Do you want to learn how to use a red dot scope? If you’re a beginner, you may not know how to use these invaluable shooting tools. Many people think they’re challenging or too complicated, but it’s actually quite simple. Red dots were designed to increase the speed at which you can acquire targets while providing impeccable accuracy. If you want to improve your shooting technique, accuracy, and target acquisition speed, try using a red dot scope.
First, you’ll need a red dot scope. This article will explain the different types and how to use a red dot scope, making it simple to choose which one you want based on their features. You’ll also need Allen wrenches for mounting the sight. Typically, red dot sights come with a Picatinny rail attachment and the wrenches required for mounting. Don’t worry, it’s relatively simple to mount the sight to your weapon.
You’ll also need your preferred firearm. Red dot scopes can only be mounted on and used with shotguns, handguns, and tactical rifles. However, some scopes can be mounted onto a revolver with the right hardware, though if you’ve never done this, you might want to talk to a gunsmith. The last item you’ll need is a target. Set it up about 25 yards away since red dot scopes lack magnification capabilities and are better suited for close-range shooting.
Red dot sights are a popular choice for gun enthusiasts because they illuminate the aiming point through the lens viewfinder. They accomplish this by reflecting light, which makes a red dot appear directly over the intended target. Most sights are battery-operated, making them convenient to use. Red dot sights are best suited for close-range shooting, but you can purchase attachments that mount right behind the sight to get more magnification.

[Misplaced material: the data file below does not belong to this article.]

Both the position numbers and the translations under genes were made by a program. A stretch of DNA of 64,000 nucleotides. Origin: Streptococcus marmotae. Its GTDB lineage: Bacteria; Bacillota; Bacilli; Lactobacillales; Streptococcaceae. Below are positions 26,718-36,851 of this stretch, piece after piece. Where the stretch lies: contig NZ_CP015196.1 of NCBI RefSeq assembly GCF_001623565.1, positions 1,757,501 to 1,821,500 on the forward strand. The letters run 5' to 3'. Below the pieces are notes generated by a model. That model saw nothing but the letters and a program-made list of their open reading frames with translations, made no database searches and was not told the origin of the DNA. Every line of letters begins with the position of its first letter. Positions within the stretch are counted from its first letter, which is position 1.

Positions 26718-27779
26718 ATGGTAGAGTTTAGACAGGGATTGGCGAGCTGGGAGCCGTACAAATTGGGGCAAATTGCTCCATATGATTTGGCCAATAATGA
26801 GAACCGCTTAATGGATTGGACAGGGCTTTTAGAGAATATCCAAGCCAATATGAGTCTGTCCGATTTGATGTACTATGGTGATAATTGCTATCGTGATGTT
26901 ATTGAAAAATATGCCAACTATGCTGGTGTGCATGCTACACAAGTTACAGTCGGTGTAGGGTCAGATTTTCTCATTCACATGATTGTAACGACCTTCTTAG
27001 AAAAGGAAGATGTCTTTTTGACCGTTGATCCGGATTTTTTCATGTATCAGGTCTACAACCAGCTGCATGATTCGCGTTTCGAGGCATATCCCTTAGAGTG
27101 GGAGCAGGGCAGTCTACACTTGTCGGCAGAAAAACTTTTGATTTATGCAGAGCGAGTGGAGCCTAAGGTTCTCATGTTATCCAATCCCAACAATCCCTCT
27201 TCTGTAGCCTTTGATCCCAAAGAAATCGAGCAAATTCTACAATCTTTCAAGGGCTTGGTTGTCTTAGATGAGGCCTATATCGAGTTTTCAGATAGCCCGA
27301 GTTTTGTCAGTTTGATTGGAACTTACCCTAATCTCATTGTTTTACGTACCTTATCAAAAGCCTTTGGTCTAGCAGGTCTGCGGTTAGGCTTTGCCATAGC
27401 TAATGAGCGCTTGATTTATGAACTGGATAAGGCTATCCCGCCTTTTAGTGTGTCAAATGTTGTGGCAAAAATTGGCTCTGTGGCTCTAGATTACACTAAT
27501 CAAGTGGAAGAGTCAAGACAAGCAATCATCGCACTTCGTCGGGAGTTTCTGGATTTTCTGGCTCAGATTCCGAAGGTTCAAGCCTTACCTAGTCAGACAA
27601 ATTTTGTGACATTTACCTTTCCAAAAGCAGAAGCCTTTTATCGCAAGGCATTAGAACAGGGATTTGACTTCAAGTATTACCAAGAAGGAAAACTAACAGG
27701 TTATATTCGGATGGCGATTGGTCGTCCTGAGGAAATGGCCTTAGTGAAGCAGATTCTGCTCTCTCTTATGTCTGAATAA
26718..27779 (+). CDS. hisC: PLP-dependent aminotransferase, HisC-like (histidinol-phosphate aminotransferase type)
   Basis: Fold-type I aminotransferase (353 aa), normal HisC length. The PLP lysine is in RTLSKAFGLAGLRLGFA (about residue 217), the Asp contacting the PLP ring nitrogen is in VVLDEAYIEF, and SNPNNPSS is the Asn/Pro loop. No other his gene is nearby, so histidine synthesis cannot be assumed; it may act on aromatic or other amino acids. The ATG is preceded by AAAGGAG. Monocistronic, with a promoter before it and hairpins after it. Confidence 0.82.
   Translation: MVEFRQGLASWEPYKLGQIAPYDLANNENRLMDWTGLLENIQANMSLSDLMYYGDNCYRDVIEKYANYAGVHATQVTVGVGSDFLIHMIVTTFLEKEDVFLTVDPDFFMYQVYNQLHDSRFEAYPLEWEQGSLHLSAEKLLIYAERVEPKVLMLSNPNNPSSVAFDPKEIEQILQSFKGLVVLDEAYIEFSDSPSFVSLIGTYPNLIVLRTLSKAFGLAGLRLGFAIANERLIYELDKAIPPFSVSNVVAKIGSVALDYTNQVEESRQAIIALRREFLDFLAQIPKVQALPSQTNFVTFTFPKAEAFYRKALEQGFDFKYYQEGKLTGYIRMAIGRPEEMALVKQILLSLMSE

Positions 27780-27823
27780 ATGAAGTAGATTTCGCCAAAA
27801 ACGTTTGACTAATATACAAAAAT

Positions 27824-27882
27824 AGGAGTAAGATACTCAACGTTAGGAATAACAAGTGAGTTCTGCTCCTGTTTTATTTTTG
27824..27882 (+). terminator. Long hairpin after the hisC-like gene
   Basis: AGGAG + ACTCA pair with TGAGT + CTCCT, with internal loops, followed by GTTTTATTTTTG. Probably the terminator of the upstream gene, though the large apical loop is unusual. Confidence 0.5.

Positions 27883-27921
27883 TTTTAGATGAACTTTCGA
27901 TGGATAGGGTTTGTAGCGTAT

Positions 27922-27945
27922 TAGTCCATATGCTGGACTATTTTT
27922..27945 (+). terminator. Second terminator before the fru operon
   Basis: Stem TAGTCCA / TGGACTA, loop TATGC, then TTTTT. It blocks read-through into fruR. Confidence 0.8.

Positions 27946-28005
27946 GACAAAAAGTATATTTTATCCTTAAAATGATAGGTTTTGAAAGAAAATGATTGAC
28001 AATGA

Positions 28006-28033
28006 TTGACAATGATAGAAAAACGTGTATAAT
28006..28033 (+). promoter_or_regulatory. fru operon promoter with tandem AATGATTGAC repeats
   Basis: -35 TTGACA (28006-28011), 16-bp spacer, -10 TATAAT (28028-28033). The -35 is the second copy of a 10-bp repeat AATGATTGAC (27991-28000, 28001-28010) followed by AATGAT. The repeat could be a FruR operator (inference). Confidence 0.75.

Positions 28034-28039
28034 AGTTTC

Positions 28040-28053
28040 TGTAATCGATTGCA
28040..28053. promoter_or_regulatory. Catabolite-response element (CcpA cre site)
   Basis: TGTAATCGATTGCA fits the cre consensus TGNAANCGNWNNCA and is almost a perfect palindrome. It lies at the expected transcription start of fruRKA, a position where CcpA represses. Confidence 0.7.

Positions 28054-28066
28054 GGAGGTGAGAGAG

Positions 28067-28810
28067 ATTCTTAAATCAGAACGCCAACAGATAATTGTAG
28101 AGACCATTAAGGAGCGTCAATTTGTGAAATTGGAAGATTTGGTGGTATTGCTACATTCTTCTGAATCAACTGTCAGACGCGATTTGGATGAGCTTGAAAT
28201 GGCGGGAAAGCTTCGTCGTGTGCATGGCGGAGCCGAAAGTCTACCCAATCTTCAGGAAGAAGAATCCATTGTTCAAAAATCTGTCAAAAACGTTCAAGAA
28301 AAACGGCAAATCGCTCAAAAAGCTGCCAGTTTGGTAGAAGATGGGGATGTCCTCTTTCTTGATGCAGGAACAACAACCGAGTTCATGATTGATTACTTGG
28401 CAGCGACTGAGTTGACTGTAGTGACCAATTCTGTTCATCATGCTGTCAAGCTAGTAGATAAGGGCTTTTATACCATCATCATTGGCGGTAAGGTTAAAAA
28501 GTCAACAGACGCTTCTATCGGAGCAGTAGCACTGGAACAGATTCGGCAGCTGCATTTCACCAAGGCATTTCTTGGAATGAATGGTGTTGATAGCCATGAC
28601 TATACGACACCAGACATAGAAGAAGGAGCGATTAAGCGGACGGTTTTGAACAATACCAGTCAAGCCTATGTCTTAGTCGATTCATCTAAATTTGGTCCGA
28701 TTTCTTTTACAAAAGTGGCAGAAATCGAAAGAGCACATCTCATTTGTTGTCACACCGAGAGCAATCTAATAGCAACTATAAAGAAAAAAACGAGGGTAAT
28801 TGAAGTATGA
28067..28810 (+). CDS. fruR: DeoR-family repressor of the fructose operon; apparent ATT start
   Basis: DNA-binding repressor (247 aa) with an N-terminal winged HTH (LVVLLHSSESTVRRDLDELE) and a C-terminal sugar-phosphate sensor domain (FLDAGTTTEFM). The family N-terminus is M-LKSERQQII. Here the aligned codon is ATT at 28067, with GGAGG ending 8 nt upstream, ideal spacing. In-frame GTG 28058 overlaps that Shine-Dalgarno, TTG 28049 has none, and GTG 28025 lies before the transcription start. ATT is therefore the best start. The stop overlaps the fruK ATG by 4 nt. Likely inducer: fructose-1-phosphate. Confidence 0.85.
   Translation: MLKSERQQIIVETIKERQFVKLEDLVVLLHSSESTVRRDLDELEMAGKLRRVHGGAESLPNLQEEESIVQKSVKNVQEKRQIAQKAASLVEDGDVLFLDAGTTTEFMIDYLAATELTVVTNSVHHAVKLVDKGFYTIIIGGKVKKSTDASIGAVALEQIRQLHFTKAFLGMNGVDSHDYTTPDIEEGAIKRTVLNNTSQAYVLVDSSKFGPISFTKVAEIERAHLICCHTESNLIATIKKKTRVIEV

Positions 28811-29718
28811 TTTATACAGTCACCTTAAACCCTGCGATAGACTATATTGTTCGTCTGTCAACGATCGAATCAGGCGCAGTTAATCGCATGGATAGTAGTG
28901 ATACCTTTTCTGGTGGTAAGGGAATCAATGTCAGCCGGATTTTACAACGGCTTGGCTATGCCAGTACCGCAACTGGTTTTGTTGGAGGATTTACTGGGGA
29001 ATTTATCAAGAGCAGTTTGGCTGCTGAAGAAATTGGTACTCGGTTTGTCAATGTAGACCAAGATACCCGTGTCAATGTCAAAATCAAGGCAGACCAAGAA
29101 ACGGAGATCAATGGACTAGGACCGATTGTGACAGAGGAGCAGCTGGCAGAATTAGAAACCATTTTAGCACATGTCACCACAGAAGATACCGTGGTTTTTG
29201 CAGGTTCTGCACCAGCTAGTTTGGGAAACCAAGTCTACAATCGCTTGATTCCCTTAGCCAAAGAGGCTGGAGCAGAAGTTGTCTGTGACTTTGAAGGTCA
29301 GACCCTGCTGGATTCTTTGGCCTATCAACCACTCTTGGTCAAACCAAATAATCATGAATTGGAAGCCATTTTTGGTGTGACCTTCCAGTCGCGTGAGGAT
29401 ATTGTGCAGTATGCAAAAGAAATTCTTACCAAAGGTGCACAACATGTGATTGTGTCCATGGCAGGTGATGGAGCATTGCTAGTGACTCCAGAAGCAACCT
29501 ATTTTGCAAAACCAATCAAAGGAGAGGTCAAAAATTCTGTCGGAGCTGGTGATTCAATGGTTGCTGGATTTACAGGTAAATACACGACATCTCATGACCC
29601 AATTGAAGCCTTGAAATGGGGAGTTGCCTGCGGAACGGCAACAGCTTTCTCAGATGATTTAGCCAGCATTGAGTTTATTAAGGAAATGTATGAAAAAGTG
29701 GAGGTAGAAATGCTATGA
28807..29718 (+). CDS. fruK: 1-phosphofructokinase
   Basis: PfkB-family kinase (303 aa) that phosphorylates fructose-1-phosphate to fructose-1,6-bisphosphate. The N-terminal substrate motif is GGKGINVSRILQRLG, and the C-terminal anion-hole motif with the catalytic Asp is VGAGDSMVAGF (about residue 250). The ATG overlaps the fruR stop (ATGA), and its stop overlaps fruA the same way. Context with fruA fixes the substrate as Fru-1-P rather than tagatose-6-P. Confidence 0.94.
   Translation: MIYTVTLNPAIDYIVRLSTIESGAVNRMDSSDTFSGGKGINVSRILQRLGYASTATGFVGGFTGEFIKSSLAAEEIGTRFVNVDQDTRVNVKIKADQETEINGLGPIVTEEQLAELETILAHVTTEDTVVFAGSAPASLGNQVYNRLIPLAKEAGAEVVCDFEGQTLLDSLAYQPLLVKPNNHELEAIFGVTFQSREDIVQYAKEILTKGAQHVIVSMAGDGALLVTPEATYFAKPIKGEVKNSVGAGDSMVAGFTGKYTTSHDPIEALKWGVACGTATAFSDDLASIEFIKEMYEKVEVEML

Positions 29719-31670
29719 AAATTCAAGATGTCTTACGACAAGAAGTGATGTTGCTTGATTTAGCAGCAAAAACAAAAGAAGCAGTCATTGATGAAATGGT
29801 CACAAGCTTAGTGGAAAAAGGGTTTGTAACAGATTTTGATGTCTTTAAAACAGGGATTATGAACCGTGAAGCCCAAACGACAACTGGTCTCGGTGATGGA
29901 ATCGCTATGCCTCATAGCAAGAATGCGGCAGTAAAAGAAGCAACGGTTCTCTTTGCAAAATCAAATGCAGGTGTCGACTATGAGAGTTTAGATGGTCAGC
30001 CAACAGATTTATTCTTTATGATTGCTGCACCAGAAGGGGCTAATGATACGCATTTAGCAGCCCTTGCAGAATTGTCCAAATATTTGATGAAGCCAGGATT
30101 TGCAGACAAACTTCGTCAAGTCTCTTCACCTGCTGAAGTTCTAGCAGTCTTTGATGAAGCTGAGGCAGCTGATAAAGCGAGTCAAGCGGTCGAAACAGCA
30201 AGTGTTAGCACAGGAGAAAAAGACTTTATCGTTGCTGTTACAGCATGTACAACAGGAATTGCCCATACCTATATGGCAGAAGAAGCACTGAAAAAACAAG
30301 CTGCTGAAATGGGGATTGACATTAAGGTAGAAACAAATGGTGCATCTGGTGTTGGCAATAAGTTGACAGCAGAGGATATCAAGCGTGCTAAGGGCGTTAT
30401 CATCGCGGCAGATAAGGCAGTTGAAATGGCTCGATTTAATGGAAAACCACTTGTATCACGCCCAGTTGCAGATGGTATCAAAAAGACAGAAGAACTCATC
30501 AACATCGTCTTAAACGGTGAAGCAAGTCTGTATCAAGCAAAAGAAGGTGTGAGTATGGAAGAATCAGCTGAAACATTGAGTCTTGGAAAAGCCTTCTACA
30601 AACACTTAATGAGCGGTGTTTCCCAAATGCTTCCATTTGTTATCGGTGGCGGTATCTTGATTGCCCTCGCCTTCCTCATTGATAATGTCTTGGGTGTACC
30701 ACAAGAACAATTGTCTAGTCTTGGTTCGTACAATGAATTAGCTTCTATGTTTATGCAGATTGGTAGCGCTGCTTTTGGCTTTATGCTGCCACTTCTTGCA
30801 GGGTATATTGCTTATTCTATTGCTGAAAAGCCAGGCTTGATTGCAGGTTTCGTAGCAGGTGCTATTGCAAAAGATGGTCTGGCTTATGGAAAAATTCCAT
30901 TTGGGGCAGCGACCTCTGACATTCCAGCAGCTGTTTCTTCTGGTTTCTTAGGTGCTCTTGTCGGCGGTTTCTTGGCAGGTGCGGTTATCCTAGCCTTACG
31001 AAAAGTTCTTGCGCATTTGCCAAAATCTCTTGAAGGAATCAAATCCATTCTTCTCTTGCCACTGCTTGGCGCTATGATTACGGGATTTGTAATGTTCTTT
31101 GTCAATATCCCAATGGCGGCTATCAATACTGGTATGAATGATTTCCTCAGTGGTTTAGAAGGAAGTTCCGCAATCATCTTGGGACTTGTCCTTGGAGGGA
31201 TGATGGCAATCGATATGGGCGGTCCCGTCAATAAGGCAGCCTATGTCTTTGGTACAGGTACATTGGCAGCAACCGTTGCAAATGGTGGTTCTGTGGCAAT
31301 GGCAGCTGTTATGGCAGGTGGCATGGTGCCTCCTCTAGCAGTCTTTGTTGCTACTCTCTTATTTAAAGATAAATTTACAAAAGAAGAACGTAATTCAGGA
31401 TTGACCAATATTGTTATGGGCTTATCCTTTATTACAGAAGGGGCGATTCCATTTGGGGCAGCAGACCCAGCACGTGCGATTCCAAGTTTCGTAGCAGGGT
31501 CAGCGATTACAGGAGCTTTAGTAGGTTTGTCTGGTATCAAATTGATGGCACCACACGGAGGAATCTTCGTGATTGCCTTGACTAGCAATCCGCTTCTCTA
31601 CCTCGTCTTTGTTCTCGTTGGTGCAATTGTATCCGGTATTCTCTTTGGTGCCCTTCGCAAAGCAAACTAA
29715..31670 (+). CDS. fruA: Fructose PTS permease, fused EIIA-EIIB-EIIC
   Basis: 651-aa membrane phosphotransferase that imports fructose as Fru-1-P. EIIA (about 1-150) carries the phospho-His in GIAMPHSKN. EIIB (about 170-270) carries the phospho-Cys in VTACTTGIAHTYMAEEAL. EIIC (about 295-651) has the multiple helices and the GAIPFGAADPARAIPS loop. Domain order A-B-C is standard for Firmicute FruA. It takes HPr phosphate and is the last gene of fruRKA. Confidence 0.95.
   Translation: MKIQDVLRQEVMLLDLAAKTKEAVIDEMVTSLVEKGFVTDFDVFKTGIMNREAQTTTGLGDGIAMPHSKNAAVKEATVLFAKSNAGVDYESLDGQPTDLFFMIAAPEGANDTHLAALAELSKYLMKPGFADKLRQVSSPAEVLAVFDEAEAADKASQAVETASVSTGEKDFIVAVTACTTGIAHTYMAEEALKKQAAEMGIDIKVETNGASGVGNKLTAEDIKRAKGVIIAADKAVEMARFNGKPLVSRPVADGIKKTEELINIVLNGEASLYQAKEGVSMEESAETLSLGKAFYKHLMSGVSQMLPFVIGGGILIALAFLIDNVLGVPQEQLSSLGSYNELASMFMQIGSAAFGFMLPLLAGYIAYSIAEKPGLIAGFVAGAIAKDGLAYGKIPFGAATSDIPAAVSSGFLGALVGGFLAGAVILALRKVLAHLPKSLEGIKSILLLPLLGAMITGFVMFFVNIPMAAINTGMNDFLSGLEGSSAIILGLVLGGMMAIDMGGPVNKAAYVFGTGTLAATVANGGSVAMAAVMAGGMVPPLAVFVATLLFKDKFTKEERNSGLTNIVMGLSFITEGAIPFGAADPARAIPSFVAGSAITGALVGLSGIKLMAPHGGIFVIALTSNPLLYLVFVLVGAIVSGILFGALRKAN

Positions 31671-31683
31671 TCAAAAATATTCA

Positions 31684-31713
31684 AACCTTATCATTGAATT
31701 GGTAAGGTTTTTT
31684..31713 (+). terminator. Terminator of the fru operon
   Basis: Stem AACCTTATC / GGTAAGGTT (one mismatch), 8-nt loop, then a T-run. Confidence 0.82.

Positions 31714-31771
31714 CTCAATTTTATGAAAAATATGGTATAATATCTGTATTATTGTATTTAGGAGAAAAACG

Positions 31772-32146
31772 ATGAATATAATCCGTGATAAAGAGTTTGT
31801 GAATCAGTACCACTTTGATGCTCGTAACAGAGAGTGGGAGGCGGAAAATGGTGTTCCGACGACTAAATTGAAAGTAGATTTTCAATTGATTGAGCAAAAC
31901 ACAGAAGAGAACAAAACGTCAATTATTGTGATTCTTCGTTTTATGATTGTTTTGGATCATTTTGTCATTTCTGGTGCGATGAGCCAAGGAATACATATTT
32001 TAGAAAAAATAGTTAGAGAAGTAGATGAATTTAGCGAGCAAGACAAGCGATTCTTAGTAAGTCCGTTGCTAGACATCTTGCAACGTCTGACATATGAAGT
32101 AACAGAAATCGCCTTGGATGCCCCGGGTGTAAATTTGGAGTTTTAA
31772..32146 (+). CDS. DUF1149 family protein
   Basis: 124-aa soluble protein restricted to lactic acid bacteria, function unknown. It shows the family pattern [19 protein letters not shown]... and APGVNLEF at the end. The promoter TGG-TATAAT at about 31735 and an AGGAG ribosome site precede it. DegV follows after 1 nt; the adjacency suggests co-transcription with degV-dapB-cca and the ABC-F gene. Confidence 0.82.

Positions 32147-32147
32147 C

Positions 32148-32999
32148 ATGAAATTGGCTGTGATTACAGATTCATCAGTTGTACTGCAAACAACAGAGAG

Each red dot sight has its own pros and cons based on what kind it is. Red dots are very user-friendly, and most are waterproof, fog-proof, and shockproof. They’re available in three main types: holographic sights, reflex sights, and prism sights, but the most common type is the reflex sight.
Reflex sights work by projecting light into a mirrored lens, reflecting the aiming point over the intended target. They come available in either tubular or open styles. An open sight has a singular, exposed lens. Tubular sights have a lens on both ends and the light is contained inside the tube itself.
Reflex sights can be powered with a tritium aiming point or a battery to illuminate the red dot light. Reflex sights are popular because they can be used with both eyes open to increase the visual awareness of your surroundings. Therefore, they don’t have an eye relief factor, and they also don’t require sight alignment.
With reflex sights, the reticle is located on the same focal plane as the intended target, and the lighted reticle improves visibility when the conditions are poor or in low light. It couldn’t be any easier: just place the dot over the target and pull the trigger! However, reflex sights aren’t magnified, so they’re better suited for close-range work.
Holographic sights may look similar to the open or exposed style of reflex sight, but they’re different. They’re built with the electronic reticle image sandwiched between the lens glass layers, with a battery-powered laser diode illuminating the reticle image. Like reflex sights, holographic sights can be used with both eyes open and are best suited for close-range work. They’re typically more expensive than prism or reflex sights, and they also have a shorter battery lifespan.